Recent researches into athletic practices are currently touching upon the role of the mirror neuron system, motor learning and injury prevention. One such study by Benjaminse and Otten [24] discuss the role of observational motor learning in sports performance and injury prevention [24]. The authors report that observational motor learning is the result of the actions of the mirror neuron system and that being they are visuomotor neurons that are activated by both the action being performed, and when a similar action is passively observed, especially when the goal of the action is known. The authors imply that the action of observational learning is a key factor in both athletic performance enhancement and injury prevention. Their rationale is that advancements in motor control knowledge can have implications in both sports performance and injury prevention training. Advancements from studies such as these can be applicable to the rehabilitation of injuries that do occur.

Techniques such as positive emotional priming and visual enhancement of touch applied to motor learning tasks such as Pilates, can allow for the possibility of enhanced motor learning through activation of the regions of the brain responsible for perception, action and execution of movement, in part the mirror neuron system. This added to the brains ability to adapt and change through neuroplasticity, an improved learning environment can be created.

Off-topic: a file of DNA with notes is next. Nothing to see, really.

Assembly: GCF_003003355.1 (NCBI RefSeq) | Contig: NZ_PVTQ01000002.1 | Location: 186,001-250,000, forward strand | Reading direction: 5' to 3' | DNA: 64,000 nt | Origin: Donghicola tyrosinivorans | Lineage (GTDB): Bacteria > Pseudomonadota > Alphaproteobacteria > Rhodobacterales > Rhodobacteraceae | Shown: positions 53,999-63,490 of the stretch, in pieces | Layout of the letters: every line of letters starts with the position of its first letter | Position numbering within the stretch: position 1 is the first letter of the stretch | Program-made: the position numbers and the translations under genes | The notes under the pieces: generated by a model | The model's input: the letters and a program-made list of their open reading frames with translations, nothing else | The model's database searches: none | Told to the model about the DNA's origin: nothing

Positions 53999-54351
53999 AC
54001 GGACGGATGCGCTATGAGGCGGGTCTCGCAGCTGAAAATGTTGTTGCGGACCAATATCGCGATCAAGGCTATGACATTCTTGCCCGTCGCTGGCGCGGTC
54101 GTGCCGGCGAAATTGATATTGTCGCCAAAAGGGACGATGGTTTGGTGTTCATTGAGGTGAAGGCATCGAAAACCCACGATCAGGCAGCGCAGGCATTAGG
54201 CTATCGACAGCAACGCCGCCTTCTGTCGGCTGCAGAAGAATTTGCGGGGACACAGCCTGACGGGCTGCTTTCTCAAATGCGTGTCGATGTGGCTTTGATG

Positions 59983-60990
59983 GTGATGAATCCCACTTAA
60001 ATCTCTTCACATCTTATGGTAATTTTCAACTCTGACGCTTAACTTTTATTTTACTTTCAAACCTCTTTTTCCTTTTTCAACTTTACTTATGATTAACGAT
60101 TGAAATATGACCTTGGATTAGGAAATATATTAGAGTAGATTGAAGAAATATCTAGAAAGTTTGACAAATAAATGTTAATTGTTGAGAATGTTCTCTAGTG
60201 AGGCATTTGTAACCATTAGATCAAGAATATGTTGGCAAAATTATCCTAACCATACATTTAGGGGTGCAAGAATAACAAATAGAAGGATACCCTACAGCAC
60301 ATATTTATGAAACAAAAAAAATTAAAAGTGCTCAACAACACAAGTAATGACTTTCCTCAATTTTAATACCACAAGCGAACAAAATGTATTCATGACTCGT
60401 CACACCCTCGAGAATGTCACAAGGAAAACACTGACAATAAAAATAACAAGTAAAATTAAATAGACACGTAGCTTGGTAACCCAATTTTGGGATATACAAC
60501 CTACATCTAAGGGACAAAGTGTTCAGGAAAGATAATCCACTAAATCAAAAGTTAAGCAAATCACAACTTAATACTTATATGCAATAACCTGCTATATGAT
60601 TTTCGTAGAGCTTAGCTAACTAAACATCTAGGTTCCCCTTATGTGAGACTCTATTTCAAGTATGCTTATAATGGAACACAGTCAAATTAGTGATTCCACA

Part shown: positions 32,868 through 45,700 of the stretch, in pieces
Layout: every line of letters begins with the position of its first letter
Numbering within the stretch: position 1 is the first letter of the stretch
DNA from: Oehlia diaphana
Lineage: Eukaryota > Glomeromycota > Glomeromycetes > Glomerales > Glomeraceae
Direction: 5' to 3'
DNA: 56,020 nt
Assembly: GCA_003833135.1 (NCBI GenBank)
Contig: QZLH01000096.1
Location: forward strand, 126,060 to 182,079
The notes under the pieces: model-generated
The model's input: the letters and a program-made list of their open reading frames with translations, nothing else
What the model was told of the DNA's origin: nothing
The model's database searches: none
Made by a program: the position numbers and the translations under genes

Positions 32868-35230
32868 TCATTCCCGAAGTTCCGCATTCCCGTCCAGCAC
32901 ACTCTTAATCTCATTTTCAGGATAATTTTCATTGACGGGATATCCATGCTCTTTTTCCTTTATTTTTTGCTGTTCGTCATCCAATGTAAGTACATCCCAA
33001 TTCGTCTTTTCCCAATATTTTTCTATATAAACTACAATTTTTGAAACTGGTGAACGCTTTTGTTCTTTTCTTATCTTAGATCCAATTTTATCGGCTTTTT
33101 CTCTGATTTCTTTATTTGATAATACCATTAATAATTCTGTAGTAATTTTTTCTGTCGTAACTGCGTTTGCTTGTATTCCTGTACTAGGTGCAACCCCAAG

As theorized by Bishop [25] multi-modal techniques can be applied to movement practices such as Pilates, Yoga, Feldenkrais as well as rehabilitative settings such as physical therapy. Bishops theories cover using what we have discovered through neuroscience, on how motor learning is created, and applies this knowledge to movement based practices [25]. In her research, she applies brain science to every step of motor learning, for example; Bishop applies internal rehearsal of movement as imagery to enhance activation of the motor cortex and occipital lobes, to create a potential for movement. Bishop applies verbal cues such as action verbs to activate neurons in the temporal region, so that physical movement can be created. She combines vision and touch with a goal oriented movement cue, to enhance the activation of the mirror neuron system. All of her techniques allow for a deeper introspective and exteroceptive learning environment, creating an improved neurological and physical environment for movement learning. Bishop reports that all four lobes of the brain are involved in movement learning, including movement planning in the frontal lobe, feeling and paying attention in the parietal lobes, remembering, hearing and emotions in the temporal lobes, and seeing movement in the occipital lobe. By strengthening the learning environment using techniques to enhance activation in all regions involved in motor learning through enhanced sensory input, one can create improved motor learning. Bishop’s [25] study parallels the theories surrounding the mirror neuron system and mirror box therapy for phantom limb syndrome currently used in physical rehabilitation. If these techniques can assist in better activating the regions of the brain involved in the feedback loop in motor learning, each of these practices and possibly more can benefit from further research in the area of motor learning [25].